October 8, 2021 | OPINION | By Finn Mott | Illustration by Sydney Morris
It should be every person’s right to go to the gym so they can improve their physical health with a sense of comfort, ease, and belonging. However, this is sadly not the case in most gyms around the world, including the gym right here at Colorado College.
When I tell people I like to work out, I often get the same response: “I am afraid to go to the gym to lift weights because it is all men.” People also admit they want to go to the gym more often. Despite this, because they feel uncomfortable or unwelcome, they often still do not. This problem is dramatically exemplified for women, particularly relating to lifting weights.
When I walk into the Adam F. Press Fitness Center, one thing consistently shocks me, that being how segregated each floor of the gym is by gender. Typically, on the top floor, which is mainly used for cardio, I see over 90% women, and on the bottom floor, typically used for weightlifting, I see a majority of men. This disparity is very disturbing.
Why are we still treating gender as something that divides physical ability when we know that women are perfectly capable of doing anything –– and more –– that men do? Why do women at CC and around the world feel like they cannot lift weights in the gym? This trend can be extended to women in the STEM and Engineering fields, science professions, and countless other examples.
This is a systemic issue that may not be easily resolvable. However, I am confident that men and women, for that matter,at CC can start standing more often for women in the gym. To clarify, I am not saying that we have not made room for this already, but I’m emphasizing that there is room for greater advocacy.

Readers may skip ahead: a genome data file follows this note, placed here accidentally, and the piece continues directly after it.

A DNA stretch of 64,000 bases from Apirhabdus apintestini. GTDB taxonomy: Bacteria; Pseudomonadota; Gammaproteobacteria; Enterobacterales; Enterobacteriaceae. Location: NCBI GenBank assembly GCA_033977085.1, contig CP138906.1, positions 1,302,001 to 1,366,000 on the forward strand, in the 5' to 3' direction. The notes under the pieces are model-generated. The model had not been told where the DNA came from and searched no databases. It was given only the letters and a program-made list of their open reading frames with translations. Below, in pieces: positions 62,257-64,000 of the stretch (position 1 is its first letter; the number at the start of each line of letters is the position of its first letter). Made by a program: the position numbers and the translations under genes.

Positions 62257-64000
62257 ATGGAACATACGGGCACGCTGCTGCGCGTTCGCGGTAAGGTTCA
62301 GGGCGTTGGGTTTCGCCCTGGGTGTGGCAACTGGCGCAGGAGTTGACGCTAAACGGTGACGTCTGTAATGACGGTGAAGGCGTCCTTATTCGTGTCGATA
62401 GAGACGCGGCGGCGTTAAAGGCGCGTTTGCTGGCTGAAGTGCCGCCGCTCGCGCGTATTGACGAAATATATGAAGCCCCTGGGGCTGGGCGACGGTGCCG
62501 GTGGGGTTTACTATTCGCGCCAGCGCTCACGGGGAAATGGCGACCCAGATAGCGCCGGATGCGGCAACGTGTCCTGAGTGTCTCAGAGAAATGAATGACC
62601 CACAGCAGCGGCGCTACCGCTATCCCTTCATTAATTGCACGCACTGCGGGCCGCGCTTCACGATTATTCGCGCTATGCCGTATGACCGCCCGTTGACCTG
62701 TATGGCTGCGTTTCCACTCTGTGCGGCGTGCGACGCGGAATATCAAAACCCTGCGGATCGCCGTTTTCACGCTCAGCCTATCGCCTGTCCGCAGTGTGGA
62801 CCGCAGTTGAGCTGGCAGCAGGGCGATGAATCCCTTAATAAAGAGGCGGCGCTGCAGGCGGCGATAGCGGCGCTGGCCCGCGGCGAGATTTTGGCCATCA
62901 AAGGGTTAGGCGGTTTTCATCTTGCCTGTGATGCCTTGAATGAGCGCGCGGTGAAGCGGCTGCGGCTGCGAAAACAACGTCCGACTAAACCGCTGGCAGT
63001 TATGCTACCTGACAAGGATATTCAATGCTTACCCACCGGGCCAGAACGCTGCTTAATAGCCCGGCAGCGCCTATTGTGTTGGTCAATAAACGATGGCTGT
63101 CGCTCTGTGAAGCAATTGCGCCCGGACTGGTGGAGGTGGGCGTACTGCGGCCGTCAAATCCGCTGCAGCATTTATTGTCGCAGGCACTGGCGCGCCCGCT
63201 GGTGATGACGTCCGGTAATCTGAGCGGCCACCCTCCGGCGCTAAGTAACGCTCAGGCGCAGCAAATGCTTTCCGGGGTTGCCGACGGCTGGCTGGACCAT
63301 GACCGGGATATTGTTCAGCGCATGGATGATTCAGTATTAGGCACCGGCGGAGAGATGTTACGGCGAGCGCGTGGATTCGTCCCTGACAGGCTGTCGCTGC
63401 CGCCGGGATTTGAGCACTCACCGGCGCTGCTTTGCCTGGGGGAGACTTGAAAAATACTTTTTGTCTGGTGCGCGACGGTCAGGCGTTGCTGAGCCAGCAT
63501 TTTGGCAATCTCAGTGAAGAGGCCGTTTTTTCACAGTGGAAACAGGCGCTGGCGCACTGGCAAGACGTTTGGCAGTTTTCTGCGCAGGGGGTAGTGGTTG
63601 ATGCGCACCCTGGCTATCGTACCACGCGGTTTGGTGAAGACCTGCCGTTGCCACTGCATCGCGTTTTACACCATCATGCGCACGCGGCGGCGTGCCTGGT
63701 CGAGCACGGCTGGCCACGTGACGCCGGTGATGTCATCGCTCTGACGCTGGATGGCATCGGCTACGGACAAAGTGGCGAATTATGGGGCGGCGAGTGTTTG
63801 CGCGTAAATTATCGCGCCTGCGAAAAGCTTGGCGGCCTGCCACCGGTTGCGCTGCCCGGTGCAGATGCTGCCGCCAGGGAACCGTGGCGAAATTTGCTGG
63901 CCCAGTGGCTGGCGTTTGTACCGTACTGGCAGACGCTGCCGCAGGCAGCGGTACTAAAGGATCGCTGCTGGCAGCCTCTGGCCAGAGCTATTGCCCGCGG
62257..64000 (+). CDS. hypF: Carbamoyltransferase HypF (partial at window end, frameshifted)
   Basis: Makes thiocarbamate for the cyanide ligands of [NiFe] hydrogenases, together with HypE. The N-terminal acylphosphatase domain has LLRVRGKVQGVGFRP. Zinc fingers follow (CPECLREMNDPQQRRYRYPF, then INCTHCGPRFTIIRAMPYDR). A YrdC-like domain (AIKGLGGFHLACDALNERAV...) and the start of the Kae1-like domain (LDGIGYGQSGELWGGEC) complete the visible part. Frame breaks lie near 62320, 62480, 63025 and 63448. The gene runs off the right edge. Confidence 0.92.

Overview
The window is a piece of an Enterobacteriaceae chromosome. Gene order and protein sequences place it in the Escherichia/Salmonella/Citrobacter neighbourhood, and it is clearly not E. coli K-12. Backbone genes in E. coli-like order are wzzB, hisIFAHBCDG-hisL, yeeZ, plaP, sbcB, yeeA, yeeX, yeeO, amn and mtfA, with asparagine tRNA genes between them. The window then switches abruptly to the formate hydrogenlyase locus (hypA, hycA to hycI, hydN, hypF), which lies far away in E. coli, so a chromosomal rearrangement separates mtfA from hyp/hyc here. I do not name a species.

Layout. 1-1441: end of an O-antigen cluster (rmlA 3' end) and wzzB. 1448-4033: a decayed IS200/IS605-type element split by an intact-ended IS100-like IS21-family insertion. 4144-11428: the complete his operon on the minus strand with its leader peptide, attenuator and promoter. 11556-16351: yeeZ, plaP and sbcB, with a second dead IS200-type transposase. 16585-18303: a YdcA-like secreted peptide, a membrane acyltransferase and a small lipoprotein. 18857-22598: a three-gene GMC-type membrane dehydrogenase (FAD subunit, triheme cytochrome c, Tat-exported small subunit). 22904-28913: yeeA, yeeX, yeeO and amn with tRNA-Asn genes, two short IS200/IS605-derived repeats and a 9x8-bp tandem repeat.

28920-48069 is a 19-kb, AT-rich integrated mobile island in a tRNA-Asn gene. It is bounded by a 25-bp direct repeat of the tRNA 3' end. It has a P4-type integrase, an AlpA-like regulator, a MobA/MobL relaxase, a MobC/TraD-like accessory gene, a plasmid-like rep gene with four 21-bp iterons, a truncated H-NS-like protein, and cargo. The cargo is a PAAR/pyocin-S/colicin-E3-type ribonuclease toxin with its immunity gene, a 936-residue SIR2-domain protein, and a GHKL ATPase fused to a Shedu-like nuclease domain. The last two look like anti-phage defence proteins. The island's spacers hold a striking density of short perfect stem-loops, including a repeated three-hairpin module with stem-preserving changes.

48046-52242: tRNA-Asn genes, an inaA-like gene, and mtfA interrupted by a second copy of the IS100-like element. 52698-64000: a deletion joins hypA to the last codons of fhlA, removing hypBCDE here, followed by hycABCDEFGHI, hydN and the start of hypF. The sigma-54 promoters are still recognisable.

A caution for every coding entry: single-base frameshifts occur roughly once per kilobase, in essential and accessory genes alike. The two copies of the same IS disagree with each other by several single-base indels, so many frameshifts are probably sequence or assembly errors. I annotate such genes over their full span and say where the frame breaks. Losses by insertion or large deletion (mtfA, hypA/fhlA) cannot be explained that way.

On the other side of things, men often feel a compelling need to lift heavy weights and attain a six-pack to block out their vulnerability. As a male, I can attest to the pressure of having the biggest biceps.
Yet, I think that in this recognition and possible movement of welcoming more women to lifting weights in the gym, we should be aware of the impact that toxic masculinity and dominant male hierarchies play, and work to limit those impacts.
If you are a male reading this, I want you to know that it is okay to be sensitive and vulnerable. This is, in fact, not a weakness but a strength. Some may even say that it gives you more strength than lifting the heaviest dumbbell.
Going to the gym to work out and lift weights should be a universal space that any person can experience comfortably. History does not have to define our realities. History does not tell us what is possible, or normal, or not. Our beliefs, attitudes, and actions can be independent of past injustices, and it is solely our decision to make this change.
If you are a female out there, please know that you have infinite power and do not let anybody constrain your life. I am sure that this is a story you have heard countless times, but it is vital for you to figuratively and literally lift your own weights. Not only do you have the strength, determination, and willpower, but you have the right.
If you are a male that knows a female who wants to start lifting weights, invite her to your workout. More importantly, take time for yourself to be weak. Nobody can be strong all the time, and it is okay to break the stereotypes that may be pressuring you.
Our lives may be divided by socially constructed divisions of gender, but our realities can be dictated by how we decide to nurture our culture.